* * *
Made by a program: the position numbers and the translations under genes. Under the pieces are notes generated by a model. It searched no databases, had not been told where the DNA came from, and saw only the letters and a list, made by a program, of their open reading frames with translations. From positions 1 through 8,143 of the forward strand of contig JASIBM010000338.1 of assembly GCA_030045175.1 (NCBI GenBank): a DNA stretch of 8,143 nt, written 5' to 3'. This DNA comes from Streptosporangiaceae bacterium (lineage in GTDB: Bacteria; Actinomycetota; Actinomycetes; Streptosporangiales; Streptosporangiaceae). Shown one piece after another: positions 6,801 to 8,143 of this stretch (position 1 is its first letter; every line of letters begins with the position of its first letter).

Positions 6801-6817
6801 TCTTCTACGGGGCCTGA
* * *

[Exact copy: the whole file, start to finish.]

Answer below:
Made by a program: the position numbers and the translations under genes. Under the pieces are notes generated by a model. It searched no databases, had not been told where the DNA came from, and saw only the letters and a list, made by a program, of their open reading frames with translations. From positions 1 through 8,143 of the forward strand of contig JASIBM010000338.1 of assembly GCA_030045175.1 (NCBI GenBank): a DNA stretch of 8,143 nt, written 5' to 3'. This DNA comes from Streptosporangiaceae bacterium (lineage in GTDB: Bacteria; Actinomycetota; Actinomycetes; Streptosporangiales; Streptosporangiaceae). Shown one piece after another: positions 6,801 to 8,143 of this stretch (position 1 is its first letter; every line of letters begins with the position of its first letter).

Positions 6801-6817
6801 TCTTCTACGGGGCCTGA